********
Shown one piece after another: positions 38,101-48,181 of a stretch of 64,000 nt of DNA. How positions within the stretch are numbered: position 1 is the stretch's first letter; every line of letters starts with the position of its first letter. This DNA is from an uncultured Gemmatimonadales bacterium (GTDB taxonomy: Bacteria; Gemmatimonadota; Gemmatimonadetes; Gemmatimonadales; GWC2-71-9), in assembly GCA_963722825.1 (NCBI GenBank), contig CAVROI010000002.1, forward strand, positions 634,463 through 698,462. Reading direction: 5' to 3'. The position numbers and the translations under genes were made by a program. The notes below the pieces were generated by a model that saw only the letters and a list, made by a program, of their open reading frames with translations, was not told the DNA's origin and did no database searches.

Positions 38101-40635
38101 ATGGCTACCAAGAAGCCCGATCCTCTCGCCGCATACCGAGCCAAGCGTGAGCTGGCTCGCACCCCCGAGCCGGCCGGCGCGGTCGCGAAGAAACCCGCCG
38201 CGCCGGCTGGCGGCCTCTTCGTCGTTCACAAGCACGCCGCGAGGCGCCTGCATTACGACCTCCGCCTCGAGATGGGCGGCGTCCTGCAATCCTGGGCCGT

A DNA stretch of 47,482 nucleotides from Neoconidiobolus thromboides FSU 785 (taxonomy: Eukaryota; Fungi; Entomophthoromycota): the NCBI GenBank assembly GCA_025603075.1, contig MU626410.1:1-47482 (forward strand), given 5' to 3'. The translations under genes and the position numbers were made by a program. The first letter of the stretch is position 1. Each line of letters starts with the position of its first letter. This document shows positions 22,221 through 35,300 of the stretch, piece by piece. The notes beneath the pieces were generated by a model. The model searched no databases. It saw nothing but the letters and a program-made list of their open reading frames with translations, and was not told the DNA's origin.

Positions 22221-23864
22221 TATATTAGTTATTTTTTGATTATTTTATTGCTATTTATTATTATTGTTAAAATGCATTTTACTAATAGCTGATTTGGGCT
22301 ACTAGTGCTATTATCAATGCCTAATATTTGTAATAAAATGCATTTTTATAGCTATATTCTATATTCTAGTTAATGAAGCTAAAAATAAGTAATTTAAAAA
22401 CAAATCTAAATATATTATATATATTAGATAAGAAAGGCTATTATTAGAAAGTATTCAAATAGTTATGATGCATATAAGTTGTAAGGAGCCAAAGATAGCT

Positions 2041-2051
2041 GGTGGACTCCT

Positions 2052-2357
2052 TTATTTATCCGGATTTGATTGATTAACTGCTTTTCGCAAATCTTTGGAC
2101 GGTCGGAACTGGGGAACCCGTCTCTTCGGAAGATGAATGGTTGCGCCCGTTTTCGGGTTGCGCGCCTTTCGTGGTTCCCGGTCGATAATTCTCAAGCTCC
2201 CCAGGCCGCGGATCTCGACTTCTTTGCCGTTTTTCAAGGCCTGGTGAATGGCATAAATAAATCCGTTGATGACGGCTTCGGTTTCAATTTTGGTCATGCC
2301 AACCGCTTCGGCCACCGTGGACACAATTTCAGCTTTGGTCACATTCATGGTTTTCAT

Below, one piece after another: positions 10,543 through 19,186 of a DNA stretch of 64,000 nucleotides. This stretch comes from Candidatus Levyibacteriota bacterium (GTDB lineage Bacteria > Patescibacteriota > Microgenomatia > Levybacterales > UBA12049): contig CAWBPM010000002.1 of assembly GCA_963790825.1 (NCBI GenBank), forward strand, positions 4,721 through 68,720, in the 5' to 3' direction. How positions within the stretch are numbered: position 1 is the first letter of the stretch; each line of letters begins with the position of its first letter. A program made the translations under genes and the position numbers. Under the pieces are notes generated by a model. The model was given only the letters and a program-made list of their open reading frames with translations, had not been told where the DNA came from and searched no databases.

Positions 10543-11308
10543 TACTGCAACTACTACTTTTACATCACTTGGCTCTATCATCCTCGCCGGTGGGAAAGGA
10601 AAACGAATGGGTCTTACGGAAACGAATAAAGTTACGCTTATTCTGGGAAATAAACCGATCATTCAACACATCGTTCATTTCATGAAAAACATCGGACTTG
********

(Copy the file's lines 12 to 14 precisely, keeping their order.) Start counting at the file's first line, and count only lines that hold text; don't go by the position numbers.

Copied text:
Positions 2052-2357
2052 TTATTTATCCGGATTTGATTGATTAACTGCTTTTCGCAAATCTTTGGAC
2101 GGTCGGAACTGGGGAACCCGTCTCTTCGGAAGATGAATGGTTGCGCCCGTTTTCGGGTTGCGCGCCTTTCGTGGTTCCCGGTCGATAATTCTCAAGCTCC